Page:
Newspaper article Sarasota Herald Tribune

Stop-Loss Orders: Technique to Save or Widely Held Myth?

Newspaper article Sarasota Herald Tribune

Stop-Loss Orders: Technique to Save or Widely Held Myth?

Article excerpt

THERE ARE MANY SHIBBOLETHS in the investing world. To name just two: "Sell in May and go away" and "As January goes, so goes the year."

Unfortunately, the data does not support either. For example, the data show the average returns from June, July and August are higher than any other three consecutive months, and that when the market is down in January, it's about just as likely to be up as down for the rest of the year.

What about stop-loss orders, widely touted as effective at saving investors' money? Are they a reality, or just another shibboleth?

Let's review the basics.

A "stop" is a price the investor sets with his broker that's below the current market price. If the stock's price falls to that price, the investor wants the stock sold.

This is implemented by the broker using a stop-loss order. When the stock's price falls to the stop, the stop-loss order is converted to an ordinary market order to sell the stock at the best price then available.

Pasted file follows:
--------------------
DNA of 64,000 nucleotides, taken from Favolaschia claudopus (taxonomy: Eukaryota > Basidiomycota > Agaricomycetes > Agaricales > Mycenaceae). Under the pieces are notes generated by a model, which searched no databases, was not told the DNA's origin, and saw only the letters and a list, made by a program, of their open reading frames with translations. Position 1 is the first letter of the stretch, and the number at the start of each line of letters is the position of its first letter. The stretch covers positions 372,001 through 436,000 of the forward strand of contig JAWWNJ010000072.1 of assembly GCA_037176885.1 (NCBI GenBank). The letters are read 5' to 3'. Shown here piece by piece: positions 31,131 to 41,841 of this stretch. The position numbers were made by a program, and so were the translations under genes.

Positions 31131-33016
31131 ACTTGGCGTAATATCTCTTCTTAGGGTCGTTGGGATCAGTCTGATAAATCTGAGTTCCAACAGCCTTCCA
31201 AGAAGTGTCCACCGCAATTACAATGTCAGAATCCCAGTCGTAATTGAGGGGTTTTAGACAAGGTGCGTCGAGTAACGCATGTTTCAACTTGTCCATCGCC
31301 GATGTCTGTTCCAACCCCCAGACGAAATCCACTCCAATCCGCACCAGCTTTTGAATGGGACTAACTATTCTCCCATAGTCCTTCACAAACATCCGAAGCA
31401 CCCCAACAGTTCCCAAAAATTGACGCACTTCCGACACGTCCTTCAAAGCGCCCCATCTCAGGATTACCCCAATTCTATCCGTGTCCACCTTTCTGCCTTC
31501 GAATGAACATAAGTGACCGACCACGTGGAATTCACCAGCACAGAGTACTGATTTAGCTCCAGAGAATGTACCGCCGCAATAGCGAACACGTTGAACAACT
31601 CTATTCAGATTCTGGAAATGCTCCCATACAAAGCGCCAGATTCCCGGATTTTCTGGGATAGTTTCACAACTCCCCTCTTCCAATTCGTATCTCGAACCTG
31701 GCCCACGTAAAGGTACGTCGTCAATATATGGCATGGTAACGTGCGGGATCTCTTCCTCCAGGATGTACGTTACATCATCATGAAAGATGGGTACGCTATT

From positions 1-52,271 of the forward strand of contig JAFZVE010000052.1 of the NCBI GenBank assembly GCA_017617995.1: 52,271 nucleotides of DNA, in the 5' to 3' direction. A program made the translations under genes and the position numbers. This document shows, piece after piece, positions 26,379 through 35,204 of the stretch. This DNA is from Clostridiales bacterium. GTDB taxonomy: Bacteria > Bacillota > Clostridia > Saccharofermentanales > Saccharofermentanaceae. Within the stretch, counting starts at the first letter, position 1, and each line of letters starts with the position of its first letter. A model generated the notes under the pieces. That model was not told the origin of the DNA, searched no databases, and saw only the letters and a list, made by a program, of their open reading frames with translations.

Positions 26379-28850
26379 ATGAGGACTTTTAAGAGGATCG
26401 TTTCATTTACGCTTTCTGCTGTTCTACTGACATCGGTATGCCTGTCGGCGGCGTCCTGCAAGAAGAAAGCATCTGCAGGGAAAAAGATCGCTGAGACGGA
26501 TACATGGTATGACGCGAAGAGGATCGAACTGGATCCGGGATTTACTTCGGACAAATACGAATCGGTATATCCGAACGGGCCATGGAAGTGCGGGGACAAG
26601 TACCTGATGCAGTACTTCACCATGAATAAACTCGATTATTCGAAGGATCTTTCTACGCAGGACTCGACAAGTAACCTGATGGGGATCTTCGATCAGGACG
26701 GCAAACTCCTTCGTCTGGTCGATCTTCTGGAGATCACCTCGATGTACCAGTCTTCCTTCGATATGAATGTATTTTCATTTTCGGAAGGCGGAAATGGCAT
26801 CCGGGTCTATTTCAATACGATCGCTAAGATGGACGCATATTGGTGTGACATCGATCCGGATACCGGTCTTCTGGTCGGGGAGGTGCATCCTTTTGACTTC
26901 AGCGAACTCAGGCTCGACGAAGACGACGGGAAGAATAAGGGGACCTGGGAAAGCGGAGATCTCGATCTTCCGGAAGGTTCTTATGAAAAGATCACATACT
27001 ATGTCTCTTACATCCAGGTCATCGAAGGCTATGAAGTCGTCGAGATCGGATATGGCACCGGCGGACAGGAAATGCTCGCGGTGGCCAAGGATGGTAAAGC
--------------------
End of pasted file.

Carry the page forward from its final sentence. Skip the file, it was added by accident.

This simple point is critical to understanding a key flaw of stops.

The main selling point for stop-loss orders is that they appear to give the investor the ability to limit losses on individual trades to a specific amount. Unfortunately, that's not quite what stop-loss orders accomplish.

Since the investor has in effect submitted a plain vanilla market order, she is subject to the normal or abnormal whims of the market. If the bid price fell sharply below the stop, the stock would be sold significantly below the stop price. This is what happened to many investors during the infamous "Flash Crash" of May 6, 2010.

As important is the fact that one day's stock movement has little correlation with the next day's movement. This means that the fact that the stock went down today has no predictive power about what the stock will do tomorrow. The result of executing the stop-loss order might well be selling at the stock's low point.

Additionally, there is no agreed upon way to set a stop. Let's review some possibilities

Suppose an investor bought 1,000 shares of a stock at $88. …

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